And lest we regard these principles as optional, I would like to present them to you as priorities, as I believe that Paul regards these principles as priorities for the Christian.


The first priority I see in this passage is the priority of the other person. This first priority is directed at those who are married. Those Christians who had adopted an ascetic view of things had apparently been neglecting the physical aspect of their marital relationship—in some cases at the expense of a spouse that did not share these stringent views. Paul’s reminds those who are married to prioritize the other person when he writes, “The wife does not have authority over her own body, but the husband does; and likewise also the husband does not have authority over his own body, but the wife does” (7:4).


As I think of the marital vows that are exchanged in a wedding ceremony, I am reminded that the vows centre around what you promise to provide and do for the other person. Marriage vows are not self-centred, but they are other-centred. And, in my estimation, when our desire to ‘get’ in a marriage relationship begins to overshadow our obligation to ‘give’ we have crossed a dangerous line. To those who are married, Paul returns our focus to the priority of the other person.


            The second priority outlined by Paul is the priority of prayer. On the heels of reminding the husband that he is obligated to his wife, and the wife, likewise, that she is obligated to her husband, Paul makes an exception. But even the exception is by mutual agreement. Paul writes, “stop depriving one another, except by agreement for a time that you may devote yourselves to prayer” (7:5). In other words, the one exception to prioritizing the other person is the prioritization of God, which, in a sense, trumps the other priority.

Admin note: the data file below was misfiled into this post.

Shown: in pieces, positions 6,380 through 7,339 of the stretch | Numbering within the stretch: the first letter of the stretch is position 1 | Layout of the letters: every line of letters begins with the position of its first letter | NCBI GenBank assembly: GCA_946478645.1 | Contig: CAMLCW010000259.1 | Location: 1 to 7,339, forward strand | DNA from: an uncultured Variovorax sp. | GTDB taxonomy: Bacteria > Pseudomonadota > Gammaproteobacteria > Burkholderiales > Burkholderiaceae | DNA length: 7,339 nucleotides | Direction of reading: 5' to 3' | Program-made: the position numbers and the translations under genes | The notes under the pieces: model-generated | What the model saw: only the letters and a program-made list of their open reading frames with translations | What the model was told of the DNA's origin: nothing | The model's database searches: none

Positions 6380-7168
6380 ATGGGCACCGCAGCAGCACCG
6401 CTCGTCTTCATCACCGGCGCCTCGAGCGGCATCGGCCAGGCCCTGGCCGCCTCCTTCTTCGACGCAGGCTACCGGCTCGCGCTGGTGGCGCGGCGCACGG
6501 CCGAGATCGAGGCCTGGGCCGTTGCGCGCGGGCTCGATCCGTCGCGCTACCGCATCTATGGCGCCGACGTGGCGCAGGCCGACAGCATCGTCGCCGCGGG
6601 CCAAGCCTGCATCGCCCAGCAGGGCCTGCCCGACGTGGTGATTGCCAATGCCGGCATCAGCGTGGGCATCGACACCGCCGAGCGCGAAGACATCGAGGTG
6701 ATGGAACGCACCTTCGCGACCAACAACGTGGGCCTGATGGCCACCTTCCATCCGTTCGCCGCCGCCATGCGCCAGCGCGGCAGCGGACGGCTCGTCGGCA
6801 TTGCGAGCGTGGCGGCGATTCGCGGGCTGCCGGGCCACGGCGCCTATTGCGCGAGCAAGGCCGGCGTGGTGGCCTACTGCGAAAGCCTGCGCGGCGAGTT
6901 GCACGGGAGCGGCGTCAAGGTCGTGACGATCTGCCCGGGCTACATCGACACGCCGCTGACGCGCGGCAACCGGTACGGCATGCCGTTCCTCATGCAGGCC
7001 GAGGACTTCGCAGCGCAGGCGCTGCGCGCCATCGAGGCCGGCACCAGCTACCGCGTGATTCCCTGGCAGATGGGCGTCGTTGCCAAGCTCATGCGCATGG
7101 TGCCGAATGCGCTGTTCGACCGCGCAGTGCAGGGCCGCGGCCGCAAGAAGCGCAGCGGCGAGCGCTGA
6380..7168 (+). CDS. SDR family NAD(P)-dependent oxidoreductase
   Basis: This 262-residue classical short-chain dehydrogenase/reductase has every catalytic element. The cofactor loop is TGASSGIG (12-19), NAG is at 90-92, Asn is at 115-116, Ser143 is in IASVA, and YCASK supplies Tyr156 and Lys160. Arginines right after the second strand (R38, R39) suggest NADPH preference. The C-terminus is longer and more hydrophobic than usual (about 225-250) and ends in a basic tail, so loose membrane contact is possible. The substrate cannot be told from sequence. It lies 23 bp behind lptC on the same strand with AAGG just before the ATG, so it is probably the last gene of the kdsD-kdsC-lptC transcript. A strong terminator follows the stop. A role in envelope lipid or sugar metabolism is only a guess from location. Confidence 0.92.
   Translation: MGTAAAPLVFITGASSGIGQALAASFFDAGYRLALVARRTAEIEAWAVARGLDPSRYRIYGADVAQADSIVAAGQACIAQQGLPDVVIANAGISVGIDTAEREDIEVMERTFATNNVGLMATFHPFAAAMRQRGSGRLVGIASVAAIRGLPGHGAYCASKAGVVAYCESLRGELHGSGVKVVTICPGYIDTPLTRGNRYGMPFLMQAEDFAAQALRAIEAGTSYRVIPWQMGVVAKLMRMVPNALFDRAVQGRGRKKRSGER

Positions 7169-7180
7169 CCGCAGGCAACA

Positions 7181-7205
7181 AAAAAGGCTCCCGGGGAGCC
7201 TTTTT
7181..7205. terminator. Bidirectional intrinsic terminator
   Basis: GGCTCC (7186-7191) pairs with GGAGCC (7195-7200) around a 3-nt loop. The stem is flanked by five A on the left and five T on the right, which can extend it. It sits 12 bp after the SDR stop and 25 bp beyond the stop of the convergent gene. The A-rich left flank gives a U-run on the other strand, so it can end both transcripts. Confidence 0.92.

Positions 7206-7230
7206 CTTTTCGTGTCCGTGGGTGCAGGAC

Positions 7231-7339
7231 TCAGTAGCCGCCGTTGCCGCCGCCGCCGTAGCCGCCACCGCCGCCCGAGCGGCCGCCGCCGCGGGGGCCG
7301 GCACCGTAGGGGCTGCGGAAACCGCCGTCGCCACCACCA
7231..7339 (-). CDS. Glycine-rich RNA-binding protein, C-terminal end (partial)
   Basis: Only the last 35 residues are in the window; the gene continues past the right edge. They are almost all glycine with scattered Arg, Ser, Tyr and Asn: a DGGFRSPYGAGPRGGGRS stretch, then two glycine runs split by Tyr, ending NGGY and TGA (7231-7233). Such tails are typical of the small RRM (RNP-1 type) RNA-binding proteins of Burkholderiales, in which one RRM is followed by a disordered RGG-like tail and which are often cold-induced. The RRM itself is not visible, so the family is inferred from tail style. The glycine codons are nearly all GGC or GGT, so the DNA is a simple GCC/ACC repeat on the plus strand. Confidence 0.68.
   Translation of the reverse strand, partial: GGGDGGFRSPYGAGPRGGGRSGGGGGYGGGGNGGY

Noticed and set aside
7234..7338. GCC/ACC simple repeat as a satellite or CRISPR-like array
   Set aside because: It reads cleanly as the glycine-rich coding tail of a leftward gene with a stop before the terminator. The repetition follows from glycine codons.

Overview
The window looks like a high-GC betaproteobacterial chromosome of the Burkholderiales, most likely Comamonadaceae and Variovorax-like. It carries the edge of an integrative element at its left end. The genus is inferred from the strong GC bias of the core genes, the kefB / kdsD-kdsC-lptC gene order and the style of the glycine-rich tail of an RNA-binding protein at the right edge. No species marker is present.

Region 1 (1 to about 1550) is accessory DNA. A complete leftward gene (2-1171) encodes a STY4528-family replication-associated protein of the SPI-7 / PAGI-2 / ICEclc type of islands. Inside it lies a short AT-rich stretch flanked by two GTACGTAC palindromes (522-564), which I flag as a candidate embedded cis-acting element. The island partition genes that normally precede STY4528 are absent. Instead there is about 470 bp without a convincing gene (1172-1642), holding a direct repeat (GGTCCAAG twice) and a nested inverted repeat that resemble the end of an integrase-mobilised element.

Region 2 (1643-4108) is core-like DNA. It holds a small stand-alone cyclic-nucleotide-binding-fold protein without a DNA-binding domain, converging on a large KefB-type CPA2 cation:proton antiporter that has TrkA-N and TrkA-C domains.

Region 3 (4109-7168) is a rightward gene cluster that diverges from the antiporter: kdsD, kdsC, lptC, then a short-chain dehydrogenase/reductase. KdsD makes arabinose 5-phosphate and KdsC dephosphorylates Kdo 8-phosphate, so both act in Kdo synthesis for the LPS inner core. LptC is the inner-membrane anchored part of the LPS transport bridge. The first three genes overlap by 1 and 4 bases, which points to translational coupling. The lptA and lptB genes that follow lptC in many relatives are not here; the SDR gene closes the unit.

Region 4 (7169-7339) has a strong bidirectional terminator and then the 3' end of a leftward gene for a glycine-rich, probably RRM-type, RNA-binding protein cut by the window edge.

The principle here is that, in the midst of our busy lives, we must all set aside time for prayer. The married person, the person fulfilling obligations to a spouse and children, needs to find time apart from those obligations to devote themselves to prayer. For others, your primary obligation may be to your career, or caring for an aging parent, or a combination of the above. Whatever activity, or activities, require your constant attention, these activities need to be set aside, from time to time, in order to give priority to prayer.